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Friday, 19 November 2021

A walk along the Bubbling Springs Trail

The trail around the Bubbling Springs on the north shore of Prince Edward Island is an interesting one. While I have already written about the springs, the trail itself deserves some attention.


Near the start of the trail is an old pioneer cemetery where many of the headstones disappeared long ago. The cemetery is behind a long pile of stones which nature is doing her best to overtake. This cemetery is the resting place of some of the victims of the Yankee Gale of 1851, a storm which lasted over two days, destroying 74 vessels of a New England fishing fleet and killing 150 crew.





The crew members were buried along the coast of the island, far from their American homes. However they are not forgotten by islanders. We weren’t on the island long before we knew of the Yankee Gale and saw several cemeteries where crew were buried.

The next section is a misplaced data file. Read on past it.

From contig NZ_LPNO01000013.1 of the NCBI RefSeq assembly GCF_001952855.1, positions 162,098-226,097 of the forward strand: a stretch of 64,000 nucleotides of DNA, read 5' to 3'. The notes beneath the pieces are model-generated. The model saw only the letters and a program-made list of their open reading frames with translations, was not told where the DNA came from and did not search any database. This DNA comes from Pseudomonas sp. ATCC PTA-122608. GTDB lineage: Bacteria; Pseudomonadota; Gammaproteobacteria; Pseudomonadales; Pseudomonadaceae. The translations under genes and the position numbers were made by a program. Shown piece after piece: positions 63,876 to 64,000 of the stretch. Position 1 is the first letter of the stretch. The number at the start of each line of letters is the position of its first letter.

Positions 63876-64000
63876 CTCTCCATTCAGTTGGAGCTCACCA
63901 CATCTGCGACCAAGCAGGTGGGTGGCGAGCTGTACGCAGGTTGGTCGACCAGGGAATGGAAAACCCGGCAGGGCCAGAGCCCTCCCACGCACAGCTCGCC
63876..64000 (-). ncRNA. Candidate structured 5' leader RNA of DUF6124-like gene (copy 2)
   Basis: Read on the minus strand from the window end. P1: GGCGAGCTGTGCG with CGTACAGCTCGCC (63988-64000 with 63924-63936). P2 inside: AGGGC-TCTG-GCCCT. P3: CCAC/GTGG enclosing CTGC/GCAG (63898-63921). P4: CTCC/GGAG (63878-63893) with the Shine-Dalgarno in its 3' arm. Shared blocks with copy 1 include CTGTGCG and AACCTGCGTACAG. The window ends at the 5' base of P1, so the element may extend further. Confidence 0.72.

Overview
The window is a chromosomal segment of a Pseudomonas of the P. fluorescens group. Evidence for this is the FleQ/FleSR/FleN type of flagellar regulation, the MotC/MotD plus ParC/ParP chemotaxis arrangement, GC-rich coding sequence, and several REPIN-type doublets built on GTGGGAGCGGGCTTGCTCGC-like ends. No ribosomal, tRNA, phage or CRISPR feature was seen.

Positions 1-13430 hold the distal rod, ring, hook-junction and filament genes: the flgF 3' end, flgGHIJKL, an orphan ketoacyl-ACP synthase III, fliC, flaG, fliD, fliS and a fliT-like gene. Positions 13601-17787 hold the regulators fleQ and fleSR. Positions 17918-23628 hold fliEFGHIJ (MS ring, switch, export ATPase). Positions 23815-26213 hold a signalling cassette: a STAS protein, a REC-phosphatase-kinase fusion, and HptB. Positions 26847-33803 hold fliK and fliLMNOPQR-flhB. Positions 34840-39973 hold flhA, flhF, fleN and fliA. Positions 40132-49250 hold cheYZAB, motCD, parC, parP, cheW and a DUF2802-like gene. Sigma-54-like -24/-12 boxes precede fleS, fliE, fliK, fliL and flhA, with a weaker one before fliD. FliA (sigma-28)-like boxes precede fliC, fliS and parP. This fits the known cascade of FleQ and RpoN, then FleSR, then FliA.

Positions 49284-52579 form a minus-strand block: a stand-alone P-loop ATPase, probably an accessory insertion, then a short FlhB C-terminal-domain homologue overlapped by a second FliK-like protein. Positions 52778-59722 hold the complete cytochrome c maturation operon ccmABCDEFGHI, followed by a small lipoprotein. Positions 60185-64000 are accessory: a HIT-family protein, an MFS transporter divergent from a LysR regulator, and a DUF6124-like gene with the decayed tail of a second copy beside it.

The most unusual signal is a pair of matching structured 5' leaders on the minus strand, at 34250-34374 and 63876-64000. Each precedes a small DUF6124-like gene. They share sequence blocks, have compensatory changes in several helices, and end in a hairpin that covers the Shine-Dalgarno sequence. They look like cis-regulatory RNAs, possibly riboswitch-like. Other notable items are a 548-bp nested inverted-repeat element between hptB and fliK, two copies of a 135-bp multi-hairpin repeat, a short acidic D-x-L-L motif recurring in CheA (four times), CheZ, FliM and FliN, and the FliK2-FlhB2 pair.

As we continued along the trail, we came to a shady forest of White Spruce which filled in the farmland of this area. The shallow roots of the spruce trees cause the trees to blow down easily, exposing the root system. This starfish found its way from the beach somehow.





A number of trees had woodpecker holes but this one was unusual. The markings in the wood resemble teeth marks. What animal could have caused such marks? 





The only deciduous trees with leaves in this area were the oak trees. Many oaks keep the colourful leaves all winter. 




Orange-red berries were plentiful. One tree had enough food for many birds this winter.